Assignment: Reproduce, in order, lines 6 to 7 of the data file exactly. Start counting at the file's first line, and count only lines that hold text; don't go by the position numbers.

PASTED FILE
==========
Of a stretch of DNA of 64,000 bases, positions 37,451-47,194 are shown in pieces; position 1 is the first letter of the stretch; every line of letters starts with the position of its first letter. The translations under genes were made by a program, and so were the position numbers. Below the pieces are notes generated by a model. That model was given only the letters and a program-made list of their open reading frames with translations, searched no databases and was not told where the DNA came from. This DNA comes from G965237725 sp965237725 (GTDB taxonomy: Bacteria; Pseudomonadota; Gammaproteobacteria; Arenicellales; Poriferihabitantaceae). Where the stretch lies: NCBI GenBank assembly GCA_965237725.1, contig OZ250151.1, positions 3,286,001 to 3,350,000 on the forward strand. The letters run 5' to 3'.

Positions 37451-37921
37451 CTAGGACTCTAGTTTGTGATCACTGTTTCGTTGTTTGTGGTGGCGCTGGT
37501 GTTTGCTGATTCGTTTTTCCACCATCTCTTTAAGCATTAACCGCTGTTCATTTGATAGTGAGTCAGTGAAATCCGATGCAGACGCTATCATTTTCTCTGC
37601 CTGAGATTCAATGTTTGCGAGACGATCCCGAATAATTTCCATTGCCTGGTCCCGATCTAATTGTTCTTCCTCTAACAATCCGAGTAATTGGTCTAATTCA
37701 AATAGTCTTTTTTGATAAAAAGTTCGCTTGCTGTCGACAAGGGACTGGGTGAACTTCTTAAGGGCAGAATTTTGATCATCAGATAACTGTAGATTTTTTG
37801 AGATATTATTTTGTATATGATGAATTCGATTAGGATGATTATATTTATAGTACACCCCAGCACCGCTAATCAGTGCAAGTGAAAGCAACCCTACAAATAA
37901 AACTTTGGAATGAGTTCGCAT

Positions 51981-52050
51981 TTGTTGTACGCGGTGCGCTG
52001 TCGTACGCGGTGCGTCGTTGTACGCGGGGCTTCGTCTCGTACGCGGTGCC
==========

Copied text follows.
37701 AATAGTCTTTTTTGATAAAAAGTTCGCTTGCTGTCGACAAGGGACTGGGTGAACTTCTTAAGGGCAGAATTTTGATCATCAGATAACTGTAGATTTTTTG
37801 AGATATTATTTTGTATATGATGAATTCGATTAGGATGATTATATTTATAGTACACCCCAGCACCGCTAATCAGTGCAAGTGAAAGCAACCCTACAAATAA